What are call center metrics?
Which are they?
Why are they so important?
Let’s answer all these important questions.
Call Center Metrics
Every call center needs to measure its performance in order to improve. That’s where the metrics come into place.
Call center metrics are numerical values that evaluate the performance of a campaign or contact center. These are often referred to as KPI or Key Performance Indicators.
Depending on the nature of the campaign (inbound or outbound, sales or customer service), there are different types of metrics to take into consideration.
Let’s analyze the ones that are general to all campaigns.
Average Handling Time – Call Center Metrics
This is one of the most important call center metrics. Average Handling Time or AHT is the average time that agents spend handling phone calls.
To make it a little bit clearer, it’s everything that happens from the moment the call starts until the agent is available to take the next call.
The AHT offers a fast insight into the agent dexterity when handling a phone call.
Sometimes people confuse the Average Handling Time with the Average Talk Time.
AHT is usually measured in minutes and seconds (AHT = 0:01:23; one minute and twenty-three seconds).
One of the most beneficial points of about the handling time is that companies are able to pinpoint bottlenecks during calls and optimize the call flow for better customer experience.
The handling time is composed of the talk time, hold time and after-call or wrap-up time.
Let’s discuss each one in detail.
Talk Time is the amount of time that the agent spends talking with a customer during a phone call.
It’s also called active time since it’s the moment where the conversation between the agent and customer takes place.
Depending on the nature of the campaign, talk time can reveal useful information.
During an outbound campaign, a short talk time could indicate that customers are not interested in the offer that they’re hearing.
In an inbound customer service campaign, a short talk time can mean that agents are able to solve issues for customers in an expedited way.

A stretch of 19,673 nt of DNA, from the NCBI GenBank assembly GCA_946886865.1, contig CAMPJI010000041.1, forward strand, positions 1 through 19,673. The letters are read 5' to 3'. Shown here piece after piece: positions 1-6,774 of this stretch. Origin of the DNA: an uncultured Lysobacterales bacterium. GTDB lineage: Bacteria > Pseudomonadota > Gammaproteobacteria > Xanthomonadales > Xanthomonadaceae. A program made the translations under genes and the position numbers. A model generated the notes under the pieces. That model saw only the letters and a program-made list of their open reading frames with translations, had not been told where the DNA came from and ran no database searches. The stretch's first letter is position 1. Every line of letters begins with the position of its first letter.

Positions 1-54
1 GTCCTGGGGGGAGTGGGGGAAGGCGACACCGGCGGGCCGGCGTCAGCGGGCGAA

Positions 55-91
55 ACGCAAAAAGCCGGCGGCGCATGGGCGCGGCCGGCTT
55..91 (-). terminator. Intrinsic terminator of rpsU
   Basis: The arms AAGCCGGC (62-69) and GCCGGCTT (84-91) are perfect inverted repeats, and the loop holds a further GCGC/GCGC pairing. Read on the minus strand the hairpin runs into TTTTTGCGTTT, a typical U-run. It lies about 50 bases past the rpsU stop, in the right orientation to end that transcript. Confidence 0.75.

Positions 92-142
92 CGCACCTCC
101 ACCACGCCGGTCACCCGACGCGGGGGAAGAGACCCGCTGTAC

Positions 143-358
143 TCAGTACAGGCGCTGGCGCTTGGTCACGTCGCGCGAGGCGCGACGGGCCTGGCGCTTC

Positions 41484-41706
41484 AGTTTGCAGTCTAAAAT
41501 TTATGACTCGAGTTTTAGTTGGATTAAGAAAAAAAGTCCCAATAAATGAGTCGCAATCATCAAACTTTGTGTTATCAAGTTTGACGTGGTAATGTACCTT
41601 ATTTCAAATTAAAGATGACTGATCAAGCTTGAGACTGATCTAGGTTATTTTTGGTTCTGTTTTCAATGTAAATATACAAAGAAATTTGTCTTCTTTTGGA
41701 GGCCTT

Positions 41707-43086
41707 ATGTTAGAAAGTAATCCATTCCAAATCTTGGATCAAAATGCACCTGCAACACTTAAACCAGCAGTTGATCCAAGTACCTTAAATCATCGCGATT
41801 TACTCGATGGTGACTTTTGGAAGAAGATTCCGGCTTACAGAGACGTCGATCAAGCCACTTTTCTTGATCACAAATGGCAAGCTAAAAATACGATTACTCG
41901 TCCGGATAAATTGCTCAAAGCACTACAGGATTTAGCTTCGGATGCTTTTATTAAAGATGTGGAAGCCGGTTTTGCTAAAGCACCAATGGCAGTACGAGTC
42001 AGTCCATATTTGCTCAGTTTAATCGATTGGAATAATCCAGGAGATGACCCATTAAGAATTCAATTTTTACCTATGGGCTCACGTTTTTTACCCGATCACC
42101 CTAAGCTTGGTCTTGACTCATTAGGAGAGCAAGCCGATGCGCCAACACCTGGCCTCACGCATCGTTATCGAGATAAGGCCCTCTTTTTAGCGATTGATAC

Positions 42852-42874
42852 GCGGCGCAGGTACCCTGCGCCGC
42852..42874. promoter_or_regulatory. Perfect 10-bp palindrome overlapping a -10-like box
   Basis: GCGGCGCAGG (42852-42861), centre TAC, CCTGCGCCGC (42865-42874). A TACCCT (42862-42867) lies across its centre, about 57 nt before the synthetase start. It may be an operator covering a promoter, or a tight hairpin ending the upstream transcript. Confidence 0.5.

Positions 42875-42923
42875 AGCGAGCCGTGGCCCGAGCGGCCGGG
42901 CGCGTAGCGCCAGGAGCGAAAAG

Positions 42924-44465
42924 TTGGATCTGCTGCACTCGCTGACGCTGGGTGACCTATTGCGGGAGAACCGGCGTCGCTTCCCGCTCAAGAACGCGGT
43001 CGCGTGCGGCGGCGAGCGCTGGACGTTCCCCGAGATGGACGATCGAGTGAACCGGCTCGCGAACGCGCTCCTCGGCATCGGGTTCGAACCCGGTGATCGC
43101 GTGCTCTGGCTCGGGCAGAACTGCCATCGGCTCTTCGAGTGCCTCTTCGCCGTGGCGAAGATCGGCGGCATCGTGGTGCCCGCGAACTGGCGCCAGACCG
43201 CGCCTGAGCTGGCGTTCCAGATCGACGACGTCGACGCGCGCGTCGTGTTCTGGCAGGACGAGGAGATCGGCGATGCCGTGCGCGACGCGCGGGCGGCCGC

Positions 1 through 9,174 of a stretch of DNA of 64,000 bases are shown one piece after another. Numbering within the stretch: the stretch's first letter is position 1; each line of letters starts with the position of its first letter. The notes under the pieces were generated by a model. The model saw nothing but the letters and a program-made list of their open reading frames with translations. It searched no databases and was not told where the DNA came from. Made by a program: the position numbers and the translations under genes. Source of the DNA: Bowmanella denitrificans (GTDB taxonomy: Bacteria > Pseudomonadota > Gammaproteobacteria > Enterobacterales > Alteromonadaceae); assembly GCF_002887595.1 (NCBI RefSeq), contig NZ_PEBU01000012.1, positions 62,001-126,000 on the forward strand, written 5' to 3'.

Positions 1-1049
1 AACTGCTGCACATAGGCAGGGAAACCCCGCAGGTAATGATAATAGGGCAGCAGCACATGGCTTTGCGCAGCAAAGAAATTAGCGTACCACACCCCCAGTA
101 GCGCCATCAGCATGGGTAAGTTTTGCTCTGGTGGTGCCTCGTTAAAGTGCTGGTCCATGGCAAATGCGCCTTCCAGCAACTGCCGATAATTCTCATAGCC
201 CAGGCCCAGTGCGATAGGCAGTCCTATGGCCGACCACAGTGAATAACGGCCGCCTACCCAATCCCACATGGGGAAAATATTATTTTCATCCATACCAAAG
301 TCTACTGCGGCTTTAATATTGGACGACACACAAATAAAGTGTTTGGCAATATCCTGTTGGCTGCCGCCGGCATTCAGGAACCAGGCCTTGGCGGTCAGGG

The hold time is another important metric. It goes hand in hand with the overall customer experience and the agility of the agent.
A prolonged hold time during a phone call can translate into an agent that can’t handle the call efficiently due to several reasons.
Problems with the CRM or system, a poorly trained agent, difficulty communicating with internal departments are a few examples of inefficient situations.
Hold times are great opportunities to detect and solve communication issues within a company.
Wrap up or After Call Time
The Wrap-up time or After Call Time, is the amount of time spent by the agent after finishing the call.
In this period of time, agents write all the details about the phone call in the CRM or dialer.
Depending on the situation, agents should be able to document everything within 30 to 60 seconds after the call is finished.
Average Call Abandonment Rate – Call Center Metrics
This is a really important one. The abandon rate indicates immediately if the call center is losing money.
When the center is losing calls, it’s letting go of sales opportunities and it’s falling to address customers problems. In either case, it’s lost for the company.
The call abandon or abandonment rate is calculated by diving the total amount of abandoned calls by the total amount of incoming calls.
An example would be, if you receive 200 inbound calls and 40 of them are abandoned, then your abandon rate is 40 abandoned calls / 200 inbound calls, this is equal to 0.2 or 20%.
An acceptable abandon rate is something between 1% and 5%.
Anything above that is an alarming figure that needs to be addressed right away.
Average Time in Queue
Average time in queue is the time (usually measured in seconds) that customers are waiting in line for the next available agent.
Anything above 30 seconds is considered too much time.
This takes us to the next metric, the Service Level.
Service Level – Call Center Metrics